May 14, 2008
Caption: Judo throw (osoto-gari), courtesy of wikipedia.
The theme at Goat Rope lately is applying some ideas from the martial arts to working and writing for social change or social conservation. You'll also find links and comments about current events. If this is your first visit, please click on earlier entries.
One of the most central concepts in many martial arts is that of balance. It's also an important thing to keep in mind when working to change or preserve things.
In martial arts, at the very least it's hard to deliver effective techniques when you're off balance. More to the point, any time you are off balance--whether you do it yourself or someone or some thing does it to you--you can fall or be thrown. Hard.
To lose balance is to lose self control. To lose self control in a serious situation is to risk losing everything.
(Have you ever noticed that a lot of folks who want to change things have serious self control issues? This is probably going to sound really bad, but when I'm deciding which individuals and groups I'm going to work with, I tend to divide them into those with and without self control and avoid the latter.)
You don't need to be grappling with a physical opponent to lose your balance. You can lose it under the influence of anger, fear, ideology,or even a conviction of being right. Those things impede a person from responding adequately to cues from others or the environment. In writing, people lose balance by venting inappropriately, exaggerating, inflating rhetoric, twisting facts and logic, and using hyperbole.
I knew the US was going to be in really BIG trouble post 9/11 when then Defense Secretary Rumsfeld said US military policy was going to be "forward leaning." To be forward leaning is to be off balance; to be off balance is to be vulnerable to over-reaching. Over reaching means there's a good chance of being thrown, falling--or in this case, leaping--into a quagmire.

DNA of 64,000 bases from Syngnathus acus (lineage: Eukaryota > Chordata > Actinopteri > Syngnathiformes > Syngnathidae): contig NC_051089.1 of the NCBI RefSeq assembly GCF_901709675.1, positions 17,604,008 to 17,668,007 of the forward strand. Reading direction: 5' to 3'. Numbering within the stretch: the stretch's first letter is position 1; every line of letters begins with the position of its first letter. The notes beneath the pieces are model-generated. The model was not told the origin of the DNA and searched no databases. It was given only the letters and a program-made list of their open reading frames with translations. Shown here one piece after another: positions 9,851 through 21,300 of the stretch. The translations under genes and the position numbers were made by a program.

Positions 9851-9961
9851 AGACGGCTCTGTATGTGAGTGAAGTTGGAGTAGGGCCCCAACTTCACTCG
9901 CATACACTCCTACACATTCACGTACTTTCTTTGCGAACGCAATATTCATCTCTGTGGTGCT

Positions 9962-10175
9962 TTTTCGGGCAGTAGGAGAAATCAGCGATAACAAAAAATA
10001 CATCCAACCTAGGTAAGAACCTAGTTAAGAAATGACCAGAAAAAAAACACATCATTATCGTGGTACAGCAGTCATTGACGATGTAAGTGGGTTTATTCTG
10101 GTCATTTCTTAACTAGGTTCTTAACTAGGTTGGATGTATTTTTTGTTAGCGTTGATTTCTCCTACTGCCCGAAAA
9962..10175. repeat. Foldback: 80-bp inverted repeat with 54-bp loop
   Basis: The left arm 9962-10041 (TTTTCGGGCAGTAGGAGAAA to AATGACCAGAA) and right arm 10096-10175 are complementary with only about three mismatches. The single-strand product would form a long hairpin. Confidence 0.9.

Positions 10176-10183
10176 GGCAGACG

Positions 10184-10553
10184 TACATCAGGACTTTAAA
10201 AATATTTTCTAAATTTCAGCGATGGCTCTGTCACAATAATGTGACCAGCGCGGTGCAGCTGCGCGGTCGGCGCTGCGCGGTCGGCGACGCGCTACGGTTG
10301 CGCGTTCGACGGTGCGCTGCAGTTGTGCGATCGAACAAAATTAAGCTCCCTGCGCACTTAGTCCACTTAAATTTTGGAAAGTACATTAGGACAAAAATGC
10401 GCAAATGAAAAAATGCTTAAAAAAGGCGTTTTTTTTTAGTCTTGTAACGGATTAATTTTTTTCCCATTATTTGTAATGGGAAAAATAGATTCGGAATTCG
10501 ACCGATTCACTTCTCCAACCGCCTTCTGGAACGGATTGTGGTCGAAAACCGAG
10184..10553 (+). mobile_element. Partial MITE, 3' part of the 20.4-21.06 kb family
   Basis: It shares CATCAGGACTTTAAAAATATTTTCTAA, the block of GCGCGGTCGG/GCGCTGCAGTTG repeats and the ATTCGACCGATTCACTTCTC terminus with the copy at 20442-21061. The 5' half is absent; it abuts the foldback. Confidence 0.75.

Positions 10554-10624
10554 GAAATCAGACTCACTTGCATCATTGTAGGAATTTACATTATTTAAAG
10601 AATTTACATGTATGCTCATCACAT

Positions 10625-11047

In judo, the art of breaking the opponent's balance is called kuzushi, which can be the first step to victory. But, as with all this, your opponents can do all this to you.
I also remember being involved in some serious labor struggles several years back. We used to have some pretty big ones in WV. It often happened that during a strike or lockout, companies would import "goon guards," as they were sometimes unaffectionately called, from out of state. It wasn't unusual for them to try to provoke union members or their families into losing their "balance" and doing things that could discredit their cause.
That's a classical example of kuzushi in action. The trick is not to take the bait.
I'll close for today with a couple of suggestions straight from judo:
*Any time one's opponent overreaches and loses balance, an opportunity exists. I've spent a lot of time waiting for such moments. As Tom Petty sang, the waiting IS the hardest part. It can take years.
*It's always a good idea to figure out what your opponent would like you to do--and then not do it.
HOW DOES YOUR LIST COMPARE? Here's a good collection of Bush administration disasters. Which ones were left out?
INVISIBLE HAND VS. GREEN THUMB. This item from Scientific American shows the flaws in neo-classical economic theory which are particularly telling in dealing with things like climate change.
SPEAKING OF CLIMATE CHANGE, I hope these guys are wrong. They probably do too.
JUST ONE COMMENT about the WV primary. It looks like Massey Energy just lost a friend on the state Supreme Court with the defeat of justice Spike Maynard. (Note any similarity between this story and the theme of today's post is purely coincidental. But that's what I'm talking about).
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